Customisation and Colour
Understanding the relevance of the PMS is helpful, but there are other considerations when it comes to customisation and colour.
Coated and Uncoated. Pantone colour books have two key variations, coated and uncoated. These terms basically refer to the ink as it appears when printed on paper with a gloss or non-gloss finish. Clearly, t-shirts don’t have these types of finishes. We use the ‘C’ or coated codes (485C for example) in screen printing because the Plastisol ink used in the process has a slight sheen which equates with that of the coated guide. There are exceptions, but they all involve varying degrees of unpredictability and aren’t generally advisable.
Knowing your Codes. More often than not, your designer will be able to give you the Pantone codes that are associated with your artwork. When that isn’t the case and you don’t know them, the Pantone website is a good starting point and resource. If you’re still struggling, speak to the company that’s printing your merchandise. Professional printers such as ourselves will be able to give expert advice. We see it too often when people do a google image search for one and, unfortunately, it’s not unusual for incorrect results to appear on the search.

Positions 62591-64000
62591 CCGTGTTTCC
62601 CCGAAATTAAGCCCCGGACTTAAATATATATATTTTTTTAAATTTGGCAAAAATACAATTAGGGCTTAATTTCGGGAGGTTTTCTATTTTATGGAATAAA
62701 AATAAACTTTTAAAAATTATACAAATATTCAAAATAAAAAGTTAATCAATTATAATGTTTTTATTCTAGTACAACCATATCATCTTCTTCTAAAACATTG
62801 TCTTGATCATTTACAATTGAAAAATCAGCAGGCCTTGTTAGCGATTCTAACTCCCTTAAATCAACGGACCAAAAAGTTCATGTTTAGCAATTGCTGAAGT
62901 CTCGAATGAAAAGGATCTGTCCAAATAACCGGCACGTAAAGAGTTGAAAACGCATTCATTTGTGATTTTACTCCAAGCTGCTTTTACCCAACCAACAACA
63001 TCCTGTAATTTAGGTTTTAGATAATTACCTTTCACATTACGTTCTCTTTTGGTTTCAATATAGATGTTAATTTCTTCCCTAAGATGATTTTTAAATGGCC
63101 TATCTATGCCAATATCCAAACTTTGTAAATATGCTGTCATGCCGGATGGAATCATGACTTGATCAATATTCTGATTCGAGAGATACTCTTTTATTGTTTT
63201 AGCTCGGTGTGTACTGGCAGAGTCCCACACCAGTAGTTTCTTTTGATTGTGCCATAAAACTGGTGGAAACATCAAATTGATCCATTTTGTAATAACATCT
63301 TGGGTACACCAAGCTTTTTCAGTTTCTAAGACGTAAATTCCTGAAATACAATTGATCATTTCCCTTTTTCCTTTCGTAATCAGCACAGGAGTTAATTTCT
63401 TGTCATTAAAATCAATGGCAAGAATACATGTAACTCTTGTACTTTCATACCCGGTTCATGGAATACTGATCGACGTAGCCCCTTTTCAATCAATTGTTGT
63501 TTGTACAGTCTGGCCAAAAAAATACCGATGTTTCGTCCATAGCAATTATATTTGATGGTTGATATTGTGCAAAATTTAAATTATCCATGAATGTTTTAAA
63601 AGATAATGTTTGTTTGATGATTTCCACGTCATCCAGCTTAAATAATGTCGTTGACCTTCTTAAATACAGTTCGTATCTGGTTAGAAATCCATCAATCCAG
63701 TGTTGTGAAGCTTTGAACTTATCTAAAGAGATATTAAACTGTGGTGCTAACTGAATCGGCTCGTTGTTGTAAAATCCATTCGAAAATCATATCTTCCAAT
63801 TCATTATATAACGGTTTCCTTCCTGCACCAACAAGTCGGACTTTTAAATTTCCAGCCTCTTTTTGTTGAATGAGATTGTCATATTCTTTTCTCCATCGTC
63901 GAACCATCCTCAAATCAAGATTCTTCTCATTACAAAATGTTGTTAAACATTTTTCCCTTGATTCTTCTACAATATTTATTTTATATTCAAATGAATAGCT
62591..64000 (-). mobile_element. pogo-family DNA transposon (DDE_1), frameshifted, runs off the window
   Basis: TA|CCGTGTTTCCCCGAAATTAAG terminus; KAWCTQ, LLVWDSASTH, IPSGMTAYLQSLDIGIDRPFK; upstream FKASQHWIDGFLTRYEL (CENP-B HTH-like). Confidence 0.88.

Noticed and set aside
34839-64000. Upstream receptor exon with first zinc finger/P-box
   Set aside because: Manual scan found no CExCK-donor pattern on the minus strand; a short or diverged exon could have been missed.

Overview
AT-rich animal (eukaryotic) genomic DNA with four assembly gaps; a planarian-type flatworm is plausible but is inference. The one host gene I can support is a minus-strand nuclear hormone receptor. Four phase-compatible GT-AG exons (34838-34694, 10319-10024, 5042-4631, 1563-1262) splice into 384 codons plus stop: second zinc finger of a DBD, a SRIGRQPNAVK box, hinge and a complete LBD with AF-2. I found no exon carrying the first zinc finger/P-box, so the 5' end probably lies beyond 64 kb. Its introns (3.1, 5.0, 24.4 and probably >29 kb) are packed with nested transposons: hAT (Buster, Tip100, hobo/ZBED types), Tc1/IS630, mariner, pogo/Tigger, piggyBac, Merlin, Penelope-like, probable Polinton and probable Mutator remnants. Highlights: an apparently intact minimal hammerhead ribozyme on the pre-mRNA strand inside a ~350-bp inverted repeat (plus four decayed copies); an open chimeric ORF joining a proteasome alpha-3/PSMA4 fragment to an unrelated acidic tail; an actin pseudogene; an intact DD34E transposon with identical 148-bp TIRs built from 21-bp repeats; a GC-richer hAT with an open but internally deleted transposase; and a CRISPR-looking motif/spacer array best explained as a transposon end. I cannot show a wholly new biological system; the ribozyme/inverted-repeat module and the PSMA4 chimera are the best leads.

Screen Printing Ink. We keep a large stock and variety of ink, but even if it’s not on our shelves, we can source whatever shade is required. Ink manufacturers are more than familiar with the Pantone system and are able to provide matching colours on request. Bear in mind that there can always be slight variations in how ink appears on the finished article, depending on factors like the composition and colour of the base material.
Embroidery. We don’t just print t-shirts, our complete customisation service includes embroidery and PMS is also relevant in that. Many thread manufacturers are able to provide the corresponding Pantone reference for their products, although not all threads will have one. It’s worth remembering that the thread designations sometimes represent the closest available match under specific lighting conditions. The appearance may vary in different light, but this can be true of the colours in your design, so a very close match is sometimes the best that can be achieved.
Getting Great Results
Put simply, those Pantones are great. You can rely on them, they don’t care who or where you are. They stay the same. The numeric values used in the system speak in a way that avoids linguistic nuance and misunderstanding. As far as screen printing goes, they’re an essential element in getting great results.
Here at Fifth Column, we take pride in our work. Whether it be a small print run or a bulk order of thousands, we want each garment to be printed to the best possible standard. Getting the colours right is an important part of that and the Pantone Matching System makes it a hell of a lot easier.